Montreal’s Concordia University is taking an economics lesson to heart by replacing its costly analogue phone system with voice-over-IP.

The university is in the process of adding a new computer science building and fine arts

building to the campus and is rebuilding its network in the process. It made sense to take a look at a cheaper alternative to analogue phones at the same time, said Andrew McAusland, executive director of instructional and information technology services.

“”The cost savings in the voice-over-IP environment, for us anyway, are so significant, that we can pay for rebuilding the data network (and) deploying voice-over IP,”” he said.

Concordia is replacing 3,400 analogue lines — which cost about $30 a month each — with IP phones provided by Cisco Systems Canada. Universities are rapidly becoming one of the most important VoIP customers for the company, according to Brantz Myers, national manager of enterprise marketing.

“”We’ve seen the best, earliest uptake of our telephony IP solutions in the academic domain,”” said Myers. “”It started really with the colleges — I’d say we’ve done 15 colleges (in Canada) and we’ve moved into the larger universities in the past year or so.””

Canada as a whole is on the forefront on VoIP adoption, he added. Cisco has sold 1.4 million IP phones globally — about 10 per cent of them here.

One of the first things Concordia made sure of before replacing analogue phones was the reliability of IP devices. “”It’s one thing for somebody to turn their computer on and not be able to get on the backbone or on the Internet and it’s quite another to pick up the phone and there be no dial tone,”” said McAusland. “”We’re working hard to build in massive redundancy in the system.””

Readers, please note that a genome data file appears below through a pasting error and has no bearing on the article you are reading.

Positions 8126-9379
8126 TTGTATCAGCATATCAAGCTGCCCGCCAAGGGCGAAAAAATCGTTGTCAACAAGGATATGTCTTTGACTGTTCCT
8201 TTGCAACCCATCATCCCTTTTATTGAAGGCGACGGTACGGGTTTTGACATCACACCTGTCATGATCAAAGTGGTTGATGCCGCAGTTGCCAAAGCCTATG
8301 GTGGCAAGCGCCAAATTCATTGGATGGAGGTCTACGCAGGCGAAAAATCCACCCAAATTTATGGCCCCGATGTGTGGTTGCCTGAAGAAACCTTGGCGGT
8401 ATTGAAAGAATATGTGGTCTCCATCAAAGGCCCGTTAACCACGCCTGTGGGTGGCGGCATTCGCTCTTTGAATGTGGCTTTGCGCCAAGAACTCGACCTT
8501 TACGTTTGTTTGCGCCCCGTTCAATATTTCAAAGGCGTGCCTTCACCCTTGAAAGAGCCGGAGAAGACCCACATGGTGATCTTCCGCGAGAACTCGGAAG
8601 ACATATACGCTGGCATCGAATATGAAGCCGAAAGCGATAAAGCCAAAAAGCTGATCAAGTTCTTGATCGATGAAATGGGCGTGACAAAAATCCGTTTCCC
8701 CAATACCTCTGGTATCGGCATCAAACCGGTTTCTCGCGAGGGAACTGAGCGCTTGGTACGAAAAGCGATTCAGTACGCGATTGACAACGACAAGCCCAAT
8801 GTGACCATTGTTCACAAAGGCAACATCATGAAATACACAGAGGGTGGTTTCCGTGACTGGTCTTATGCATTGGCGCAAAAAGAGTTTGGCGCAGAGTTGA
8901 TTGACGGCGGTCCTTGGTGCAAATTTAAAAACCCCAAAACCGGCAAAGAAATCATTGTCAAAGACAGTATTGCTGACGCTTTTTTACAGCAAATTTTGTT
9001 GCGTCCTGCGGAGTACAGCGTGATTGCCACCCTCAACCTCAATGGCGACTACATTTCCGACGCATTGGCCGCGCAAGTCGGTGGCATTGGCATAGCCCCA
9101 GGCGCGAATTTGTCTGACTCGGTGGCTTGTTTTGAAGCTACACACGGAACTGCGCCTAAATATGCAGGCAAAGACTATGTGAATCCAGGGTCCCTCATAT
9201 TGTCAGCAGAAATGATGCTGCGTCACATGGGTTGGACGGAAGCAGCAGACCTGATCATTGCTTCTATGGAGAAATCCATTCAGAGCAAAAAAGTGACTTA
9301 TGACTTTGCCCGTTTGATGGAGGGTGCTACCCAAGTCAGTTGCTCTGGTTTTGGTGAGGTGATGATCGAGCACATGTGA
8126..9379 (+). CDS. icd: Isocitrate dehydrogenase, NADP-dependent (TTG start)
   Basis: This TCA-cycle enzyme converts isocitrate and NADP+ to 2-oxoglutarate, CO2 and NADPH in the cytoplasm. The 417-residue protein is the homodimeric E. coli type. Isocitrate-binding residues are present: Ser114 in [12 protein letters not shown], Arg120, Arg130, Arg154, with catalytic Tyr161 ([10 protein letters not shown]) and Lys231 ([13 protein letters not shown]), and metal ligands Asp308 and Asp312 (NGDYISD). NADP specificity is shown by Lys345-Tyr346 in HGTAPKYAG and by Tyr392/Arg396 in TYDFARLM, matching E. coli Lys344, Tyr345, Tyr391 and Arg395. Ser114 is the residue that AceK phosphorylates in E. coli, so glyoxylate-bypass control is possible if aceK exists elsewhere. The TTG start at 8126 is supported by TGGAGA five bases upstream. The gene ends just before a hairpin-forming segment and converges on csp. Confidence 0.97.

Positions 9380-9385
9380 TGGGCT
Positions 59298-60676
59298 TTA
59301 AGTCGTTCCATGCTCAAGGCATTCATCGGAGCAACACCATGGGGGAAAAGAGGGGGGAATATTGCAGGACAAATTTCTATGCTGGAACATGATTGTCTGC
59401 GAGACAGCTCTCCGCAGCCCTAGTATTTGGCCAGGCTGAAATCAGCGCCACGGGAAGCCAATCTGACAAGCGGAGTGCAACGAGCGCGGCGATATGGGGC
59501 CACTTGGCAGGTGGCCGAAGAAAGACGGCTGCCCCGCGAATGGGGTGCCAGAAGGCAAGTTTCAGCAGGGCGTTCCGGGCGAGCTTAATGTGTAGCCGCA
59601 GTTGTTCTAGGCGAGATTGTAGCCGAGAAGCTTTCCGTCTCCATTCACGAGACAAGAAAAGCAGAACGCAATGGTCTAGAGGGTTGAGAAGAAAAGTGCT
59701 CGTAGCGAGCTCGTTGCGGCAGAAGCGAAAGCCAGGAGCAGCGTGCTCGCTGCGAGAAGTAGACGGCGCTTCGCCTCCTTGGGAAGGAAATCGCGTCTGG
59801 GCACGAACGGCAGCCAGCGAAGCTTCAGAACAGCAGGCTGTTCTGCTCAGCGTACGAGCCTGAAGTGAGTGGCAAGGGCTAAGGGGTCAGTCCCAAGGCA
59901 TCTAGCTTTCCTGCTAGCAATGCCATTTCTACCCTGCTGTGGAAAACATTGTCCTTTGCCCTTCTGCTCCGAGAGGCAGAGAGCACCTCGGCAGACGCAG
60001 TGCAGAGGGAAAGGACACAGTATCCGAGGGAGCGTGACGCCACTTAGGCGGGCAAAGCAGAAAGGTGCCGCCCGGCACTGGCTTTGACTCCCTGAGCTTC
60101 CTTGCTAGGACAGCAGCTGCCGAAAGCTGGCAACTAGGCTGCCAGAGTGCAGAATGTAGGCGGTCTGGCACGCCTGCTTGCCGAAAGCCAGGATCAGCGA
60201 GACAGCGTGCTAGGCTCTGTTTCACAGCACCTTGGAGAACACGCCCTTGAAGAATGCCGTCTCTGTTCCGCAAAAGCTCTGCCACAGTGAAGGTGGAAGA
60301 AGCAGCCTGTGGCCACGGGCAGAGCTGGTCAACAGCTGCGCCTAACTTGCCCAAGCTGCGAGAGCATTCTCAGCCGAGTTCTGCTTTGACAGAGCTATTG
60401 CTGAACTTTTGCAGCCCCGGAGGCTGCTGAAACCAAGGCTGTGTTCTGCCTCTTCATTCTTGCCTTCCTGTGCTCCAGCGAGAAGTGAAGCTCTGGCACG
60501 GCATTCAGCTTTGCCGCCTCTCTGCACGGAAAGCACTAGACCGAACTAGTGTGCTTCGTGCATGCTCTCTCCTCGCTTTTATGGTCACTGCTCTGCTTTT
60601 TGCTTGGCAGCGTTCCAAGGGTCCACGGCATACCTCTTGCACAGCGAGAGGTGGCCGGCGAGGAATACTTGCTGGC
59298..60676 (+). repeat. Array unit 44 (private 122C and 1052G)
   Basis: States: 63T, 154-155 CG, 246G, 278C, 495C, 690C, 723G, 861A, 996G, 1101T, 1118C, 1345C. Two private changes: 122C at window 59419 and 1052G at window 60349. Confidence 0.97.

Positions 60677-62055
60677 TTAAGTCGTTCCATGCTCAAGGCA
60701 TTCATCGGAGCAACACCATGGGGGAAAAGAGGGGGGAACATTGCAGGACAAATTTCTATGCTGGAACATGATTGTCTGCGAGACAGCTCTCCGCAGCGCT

According to McAusland, Cisco and the university’s telco provider Bell can guarantee a 99.999 per cent uptime, which is actually marginally better than analogue. Next up will be adding applications to the IP lines like calendars, scheduling and announcements.

Myers said that IP phones have a few advantages — other than cost — over their analogue predecessors like the ability to reassign a phone number to any phone on the system with relative ease. The problem with that, however, is being sure of the physical location of a number in the event of an emergency. Cisco has developed an e-911 VoIP application to make sure that location and number are always in synch.

Concordia has also wirelessly enabled its network and is adding access points across the campus to provide 802.11 coverage. “”About 110 classrooms now have computers, projectors, CD, DVD and sound systems — and wireless,”” said McAusland.

Students with laptops will be able to move from classroom to classroom and hook into the school’s network wirelessly. Newer laptops should already be wirelessly-enabled, said McAusland, but the school also sells Cisco 802.11 cards that can plug into older models.

It’s definitely to a student’s advantage to own a laptop, but McAusland said that the university’s mandate is “”really geared towards accessibility. So we have to make sure that all students have the same access to technology. We can’t favour students who happen to have a couple of thousand bucks to buy laptop, so we have to be careful to balance that out.””

Students without laptops can borrow machines from the library on a two-hour loan basis, but McAusland foresees more demand than the school can handle. There are about 70 laptops now available for loan, but Concordia will be adding cart-based laptops which can be moved from classroom to classroom. Considerations are also underway for a laptop purchase program or subsidy.

Concordia will soon experience true convergence between wireless and IP. The university is planning to issue mobile VoIP phones based on 802.11 to some of its employees.

The upgraded network should be finished some time in June, and Concordia plans to have a 90 per cent wireless penetration rate by the end of the summer.


Share on LinkedIn Share with Google+